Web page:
Vintage Kodak home movie cameras from the ’60s: Instamatics, Super 8 & more

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Kodak Instamatic movie cameras from the 1960s

KODAK Zoom 8 Reflex Camera, Model 2 (1962)

Push-button zoom your 8mm movies! And see your zooms exactly as you film them, for you view through the lens. Electric eye sets lens opening automatically. Focusing P1.6 zoom lens. New KODAK Zoom 8 Reflex Camera, Model 2 . . . less than $215.

1962 - Kodak Zoom 8 Reflex Camera Model 2

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Kodak Automatic 8 Movie Camera (1963)

Fully automatic! Electric eye sets correct lens opening for you . . . adjusts it continuously while you shoot. Dim-light warning signal appears in viewfinder. No need to focus. Built-in filter. KODAK Automatic 8 Movie Camera … less than $55.

1963 Kodak Automatic 8 Movie Camera

Kodak Instamatic movie camera (1965)

Kodak brings the Instamatic camera idea to movies… and introduces a new era in movie enjoyment.

Kodak Instamatic movie camera (1965)

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Super 8 movies with vintage Kodak Instamatic M2 movie camera (1966)

Shoot terrific Super 8 movies with a new Kodak Instamatic Movie Camera!

Just drop in the film and shoot brighter, sharper movies than you’ve ever seen on a home screen. No threading, no midpoint flip-over—the KODAPAK Movie Cartridge is factory-loaded for you.

The KODAK INSTAMATIC M2 Movie Camera has a fast 11.8 lens and built-in filter that lets you use the same film indoors and out. Battery drive—no winding.

Shoot 50 feet of continuous film and get movies that are spectacularly bright and colorful. They’re 50% larger in area on the film than on regular 8mm film. That’s why you can show them only on a KODAK INSTAMATIC or other super 8 projector.

Super 8 movies with Vintage Kodak home movie cameras (1966)

Kodak Super 8 movie camera (1966)

Just drop in the film and shoot movies that are spectacularly bright and sharp! The Super 8 film cartridge is factory-loaded — no threading, no midpoint flip-over. Shoot 50 feet of continuous film and show it brilliantly on a super 8 projector.

Kodak Super 8 movie camera (1966)

Special effects. No special effort. (1967)

We designed the Kodak Instamatic M8 Movie Camera for people who want to get special effects on their movies but don’t want complicated settings.

You load instantly — just drop in the super 8 film cartridge. Never wind — batteries do it for you. And shoot the whole roll without stopping to flip film.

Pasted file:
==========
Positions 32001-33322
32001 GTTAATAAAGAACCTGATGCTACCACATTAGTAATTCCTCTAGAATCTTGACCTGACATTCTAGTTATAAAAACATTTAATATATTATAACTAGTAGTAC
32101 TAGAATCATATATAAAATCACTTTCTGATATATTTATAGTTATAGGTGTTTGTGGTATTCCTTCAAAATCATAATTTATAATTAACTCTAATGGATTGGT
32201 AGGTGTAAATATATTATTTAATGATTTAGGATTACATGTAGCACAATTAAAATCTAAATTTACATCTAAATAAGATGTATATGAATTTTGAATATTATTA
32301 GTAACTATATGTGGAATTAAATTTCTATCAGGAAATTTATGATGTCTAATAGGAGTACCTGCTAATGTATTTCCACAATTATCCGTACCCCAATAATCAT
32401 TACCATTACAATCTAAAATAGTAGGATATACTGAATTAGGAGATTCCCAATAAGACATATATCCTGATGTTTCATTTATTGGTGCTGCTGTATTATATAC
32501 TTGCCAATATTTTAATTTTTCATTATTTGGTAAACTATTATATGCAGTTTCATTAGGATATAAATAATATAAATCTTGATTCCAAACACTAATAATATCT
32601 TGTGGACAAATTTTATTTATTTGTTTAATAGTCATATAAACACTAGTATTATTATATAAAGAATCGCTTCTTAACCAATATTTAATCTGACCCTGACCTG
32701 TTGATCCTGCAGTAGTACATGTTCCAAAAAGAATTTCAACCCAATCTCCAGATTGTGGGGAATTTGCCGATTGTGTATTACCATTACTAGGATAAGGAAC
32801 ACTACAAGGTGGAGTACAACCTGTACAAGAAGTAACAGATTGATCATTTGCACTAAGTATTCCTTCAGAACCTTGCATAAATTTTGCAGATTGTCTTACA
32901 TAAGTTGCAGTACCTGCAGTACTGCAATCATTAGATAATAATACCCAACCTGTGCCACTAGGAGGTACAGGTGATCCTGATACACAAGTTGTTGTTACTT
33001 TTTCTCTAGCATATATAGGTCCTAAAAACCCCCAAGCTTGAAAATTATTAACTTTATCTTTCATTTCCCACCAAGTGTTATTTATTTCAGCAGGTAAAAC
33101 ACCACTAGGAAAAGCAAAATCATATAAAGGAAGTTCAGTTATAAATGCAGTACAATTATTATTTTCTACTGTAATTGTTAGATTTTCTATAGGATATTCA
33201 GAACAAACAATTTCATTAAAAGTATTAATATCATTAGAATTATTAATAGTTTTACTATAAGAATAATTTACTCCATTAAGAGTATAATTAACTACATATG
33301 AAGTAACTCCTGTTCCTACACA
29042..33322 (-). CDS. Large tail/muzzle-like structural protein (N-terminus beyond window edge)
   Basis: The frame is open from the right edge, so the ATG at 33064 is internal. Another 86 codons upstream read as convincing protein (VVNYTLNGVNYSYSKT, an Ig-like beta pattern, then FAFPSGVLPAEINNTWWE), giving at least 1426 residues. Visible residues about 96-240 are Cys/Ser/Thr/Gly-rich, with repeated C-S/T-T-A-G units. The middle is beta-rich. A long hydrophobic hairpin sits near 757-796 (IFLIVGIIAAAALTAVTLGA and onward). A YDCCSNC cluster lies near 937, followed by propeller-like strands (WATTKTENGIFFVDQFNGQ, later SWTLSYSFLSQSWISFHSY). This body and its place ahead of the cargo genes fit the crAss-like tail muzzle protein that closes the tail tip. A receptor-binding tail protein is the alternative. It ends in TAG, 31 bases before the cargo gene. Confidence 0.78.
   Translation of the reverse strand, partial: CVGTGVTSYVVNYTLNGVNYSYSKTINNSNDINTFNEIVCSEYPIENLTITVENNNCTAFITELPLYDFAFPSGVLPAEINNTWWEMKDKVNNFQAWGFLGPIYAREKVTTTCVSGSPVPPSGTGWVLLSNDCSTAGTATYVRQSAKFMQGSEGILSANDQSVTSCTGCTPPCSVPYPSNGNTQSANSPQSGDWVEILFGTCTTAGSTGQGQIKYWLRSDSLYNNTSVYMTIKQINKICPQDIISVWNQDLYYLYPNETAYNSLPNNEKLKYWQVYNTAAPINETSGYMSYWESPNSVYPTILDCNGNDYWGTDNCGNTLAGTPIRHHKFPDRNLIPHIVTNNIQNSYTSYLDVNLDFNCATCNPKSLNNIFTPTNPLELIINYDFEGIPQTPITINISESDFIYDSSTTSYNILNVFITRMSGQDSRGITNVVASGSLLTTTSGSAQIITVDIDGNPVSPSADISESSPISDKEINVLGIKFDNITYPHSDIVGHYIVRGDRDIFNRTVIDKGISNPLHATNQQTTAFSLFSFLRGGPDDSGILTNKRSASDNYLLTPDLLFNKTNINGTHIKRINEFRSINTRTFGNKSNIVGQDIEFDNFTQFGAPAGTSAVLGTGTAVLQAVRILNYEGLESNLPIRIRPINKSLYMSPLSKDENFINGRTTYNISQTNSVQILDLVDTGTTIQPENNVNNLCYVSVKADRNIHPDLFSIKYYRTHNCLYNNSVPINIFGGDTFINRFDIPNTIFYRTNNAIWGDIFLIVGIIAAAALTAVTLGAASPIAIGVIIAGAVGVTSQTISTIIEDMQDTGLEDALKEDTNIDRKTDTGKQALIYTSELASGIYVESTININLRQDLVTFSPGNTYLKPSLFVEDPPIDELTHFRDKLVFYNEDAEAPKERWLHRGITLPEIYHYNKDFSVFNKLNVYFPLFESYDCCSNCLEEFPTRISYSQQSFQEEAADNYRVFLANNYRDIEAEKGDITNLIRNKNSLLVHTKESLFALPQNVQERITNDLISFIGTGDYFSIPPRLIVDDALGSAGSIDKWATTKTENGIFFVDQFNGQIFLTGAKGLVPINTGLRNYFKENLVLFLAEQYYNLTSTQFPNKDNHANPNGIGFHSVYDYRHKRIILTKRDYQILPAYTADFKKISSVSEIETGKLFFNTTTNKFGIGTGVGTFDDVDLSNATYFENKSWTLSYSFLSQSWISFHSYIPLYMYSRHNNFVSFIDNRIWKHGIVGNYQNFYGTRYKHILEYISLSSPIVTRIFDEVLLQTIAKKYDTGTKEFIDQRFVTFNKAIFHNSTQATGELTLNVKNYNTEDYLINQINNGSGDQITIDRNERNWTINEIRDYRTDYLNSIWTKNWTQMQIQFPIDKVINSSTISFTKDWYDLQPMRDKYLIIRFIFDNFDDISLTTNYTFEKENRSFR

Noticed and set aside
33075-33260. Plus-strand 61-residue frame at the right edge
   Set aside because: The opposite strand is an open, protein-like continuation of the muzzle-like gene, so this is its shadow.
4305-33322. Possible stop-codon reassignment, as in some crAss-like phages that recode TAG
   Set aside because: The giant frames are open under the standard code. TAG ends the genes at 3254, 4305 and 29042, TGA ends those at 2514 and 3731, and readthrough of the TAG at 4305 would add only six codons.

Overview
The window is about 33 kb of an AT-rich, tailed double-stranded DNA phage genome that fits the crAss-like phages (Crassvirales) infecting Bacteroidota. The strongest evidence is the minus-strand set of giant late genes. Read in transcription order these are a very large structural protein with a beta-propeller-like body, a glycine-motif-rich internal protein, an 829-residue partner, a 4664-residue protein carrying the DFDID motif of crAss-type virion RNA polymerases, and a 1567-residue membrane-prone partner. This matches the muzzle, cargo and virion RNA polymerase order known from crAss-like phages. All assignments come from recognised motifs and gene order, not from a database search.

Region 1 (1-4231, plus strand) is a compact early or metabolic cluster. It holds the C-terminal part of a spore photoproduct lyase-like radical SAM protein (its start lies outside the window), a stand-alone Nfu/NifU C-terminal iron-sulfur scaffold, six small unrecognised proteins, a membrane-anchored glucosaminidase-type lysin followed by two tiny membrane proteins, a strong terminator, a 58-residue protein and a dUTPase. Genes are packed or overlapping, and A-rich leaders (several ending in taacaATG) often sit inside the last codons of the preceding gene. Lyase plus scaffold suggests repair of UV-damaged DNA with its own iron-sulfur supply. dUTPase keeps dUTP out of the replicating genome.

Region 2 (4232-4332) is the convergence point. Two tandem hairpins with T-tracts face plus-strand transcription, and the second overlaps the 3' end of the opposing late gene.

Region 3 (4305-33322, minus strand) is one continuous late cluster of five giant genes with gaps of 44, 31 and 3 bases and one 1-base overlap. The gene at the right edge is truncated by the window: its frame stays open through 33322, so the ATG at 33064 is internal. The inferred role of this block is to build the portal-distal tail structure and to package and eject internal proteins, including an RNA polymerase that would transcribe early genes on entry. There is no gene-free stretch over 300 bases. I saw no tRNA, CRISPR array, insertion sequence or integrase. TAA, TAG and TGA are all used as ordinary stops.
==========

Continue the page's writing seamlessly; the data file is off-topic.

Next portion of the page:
The M8 has four shooting speeds-9, 18, 24 and 32 frames per second—from fast to slow motion. And the power zoom lens lets you go from 9.5mm wide-angle view to 45mm tele-photo close-up by touching a button. Manual zoom, too.

Reflex viewing through the lens lets you see exactly what you’ll get on the film. The CdS electric eye also operates through the lens for precise exposure accuracy. All this plus the bigger super 8 film format to give you brighter screenings.

The superb KODAK INSTAMATIC M8 Movie Camera is less than $225. See it and the complete line of super 8 KODAK INSTAMATIC Movie Projectors…

Kodak Instamatic - Special effects. No special effort. (1967)

Kodak Instamatic M9 Movie Camera (1969)

Now the finest costs less than $200

We’re talking about Kodak’s finest—the Instamatic M9 movie camera. Now you can own one for less than $200.

And what a camera it is. Just drop in the film cartridge and you’re ready to shoot. The 5-to-1 zoom lens lets you capture the long shots by telephoto, and gives you the broad view by wide angle. You’ve got your choice of fingertip power zoom or manual zoom.

Four filming speeds from slow motion to fast action let you set the pace. Through-the-lens CdS electric eye gives you the correct exposure automatically. And the sports-type finder lets you see action outside the area you’re filming. There’s even provision for remote control and for single-frame exposure for animation.

The Kodak Instamatic M9 movie camera with ultra-fast f/1.8 power zoom lens is waiting for you for less than $200.

Vintage Kodak Instamatic M9 Movie Camera from 1969

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